Russian River Valley issues state of the vineyards report

    image003This morning I received the RRV state of the vineyards report. Harvest is over, October rain is here—or at least it was a few weeks ago. According to the report, “quality is over the top on everything that is in.”

    It sounds like yields will be small, with quality on track. Of course, I recognize the source of the information, and many will suggest it is marketing oriented. Fair enough.

    However, I’ve found the organization to be forthcoming and transparent in all aspects of their farming techniques. The good (canopy  management), the bad (over cropping), and the ugly (uneven ripening).

    “With rain in sight growers hustled to get as much fruit off the vine as they could . . . Fortunately we have about 95% of Russian River Valley fruit in now, about 98% of it is Chardonnay and Pinot Noir with about 85% of the Rhone and Bordeaux varieties in. It was a cool summer with a thunder and lightning storm in September followed by very favorable weather of warm breezes.”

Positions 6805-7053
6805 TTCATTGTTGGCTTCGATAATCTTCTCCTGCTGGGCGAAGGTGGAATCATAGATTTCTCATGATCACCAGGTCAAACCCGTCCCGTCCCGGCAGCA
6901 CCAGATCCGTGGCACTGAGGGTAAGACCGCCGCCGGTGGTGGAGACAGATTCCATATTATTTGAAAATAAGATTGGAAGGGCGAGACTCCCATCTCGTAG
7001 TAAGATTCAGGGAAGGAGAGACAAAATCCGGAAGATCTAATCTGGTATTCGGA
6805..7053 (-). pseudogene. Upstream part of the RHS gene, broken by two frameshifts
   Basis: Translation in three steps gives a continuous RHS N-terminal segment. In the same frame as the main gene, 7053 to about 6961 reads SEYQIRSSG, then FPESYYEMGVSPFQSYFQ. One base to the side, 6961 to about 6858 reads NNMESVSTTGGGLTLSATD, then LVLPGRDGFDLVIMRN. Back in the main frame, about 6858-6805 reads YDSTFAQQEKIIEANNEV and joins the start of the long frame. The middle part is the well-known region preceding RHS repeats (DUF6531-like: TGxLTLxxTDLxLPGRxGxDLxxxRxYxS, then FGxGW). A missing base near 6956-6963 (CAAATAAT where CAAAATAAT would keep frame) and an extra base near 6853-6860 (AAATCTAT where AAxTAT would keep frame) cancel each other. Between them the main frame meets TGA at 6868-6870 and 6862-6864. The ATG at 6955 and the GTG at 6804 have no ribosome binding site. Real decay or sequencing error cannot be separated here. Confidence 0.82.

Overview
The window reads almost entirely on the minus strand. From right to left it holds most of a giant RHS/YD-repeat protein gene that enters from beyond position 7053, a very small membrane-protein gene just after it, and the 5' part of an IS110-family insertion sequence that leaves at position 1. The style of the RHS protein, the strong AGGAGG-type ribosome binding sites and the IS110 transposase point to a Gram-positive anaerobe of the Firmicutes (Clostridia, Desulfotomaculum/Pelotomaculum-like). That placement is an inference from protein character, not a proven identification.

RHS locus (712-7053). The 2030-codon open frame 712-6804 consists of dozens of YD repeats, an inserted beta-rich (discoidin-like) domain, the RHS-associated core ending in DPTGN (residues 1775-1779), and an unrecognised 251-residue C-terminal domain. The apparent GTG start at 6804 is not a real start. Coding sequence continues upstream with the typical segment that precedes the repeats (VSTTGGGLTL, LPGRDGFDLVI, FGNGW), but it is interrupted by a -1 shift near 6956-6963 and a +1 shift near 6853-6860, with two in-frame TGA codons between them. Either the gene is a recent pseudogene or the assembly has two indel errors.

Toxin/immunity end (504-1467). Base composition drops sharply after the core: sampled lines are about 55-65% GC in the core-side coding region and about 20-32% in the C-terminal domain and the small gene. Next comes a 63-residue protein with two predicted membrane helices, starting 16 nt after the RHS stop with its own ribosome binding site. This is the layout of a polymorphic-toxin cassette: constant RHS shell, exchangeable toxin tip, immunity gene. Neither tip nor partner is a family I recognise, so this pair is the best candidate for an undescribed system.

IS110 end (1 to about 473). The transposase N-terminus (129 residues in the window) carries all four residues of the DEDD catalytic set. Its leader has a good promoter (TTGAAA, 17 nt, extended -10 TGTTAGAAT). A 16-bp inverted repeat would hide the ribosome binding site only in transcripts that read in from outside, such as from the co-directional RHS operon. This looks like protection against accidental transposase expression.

Earlier this year we attended an ’07 Pinot media tasting in Healdsburg (report). RRV is quickly becoming my favorite for Pinot, and a close second for Chardonnay; for the famous white, I’m still partial to Napa and Carneros.

    Here’s the full report.

    RUSSIAN RIVER VALLEY

    STATE OF THE VINEYARDS REPORT – OCTOBER 26, 2009

    END OF HARVEST & OCTOBER RAIN

    Lee Martinelli, President, Russian River Valley Winegrowers

    and President Martinelli Farms Inc.

    Hector Bedolla, Vineyard Manager, La Crema

    Nick Leras, Leras Vineyard

    Mark Sanchietti, Sanchietti Farming LLC

    Precipitation: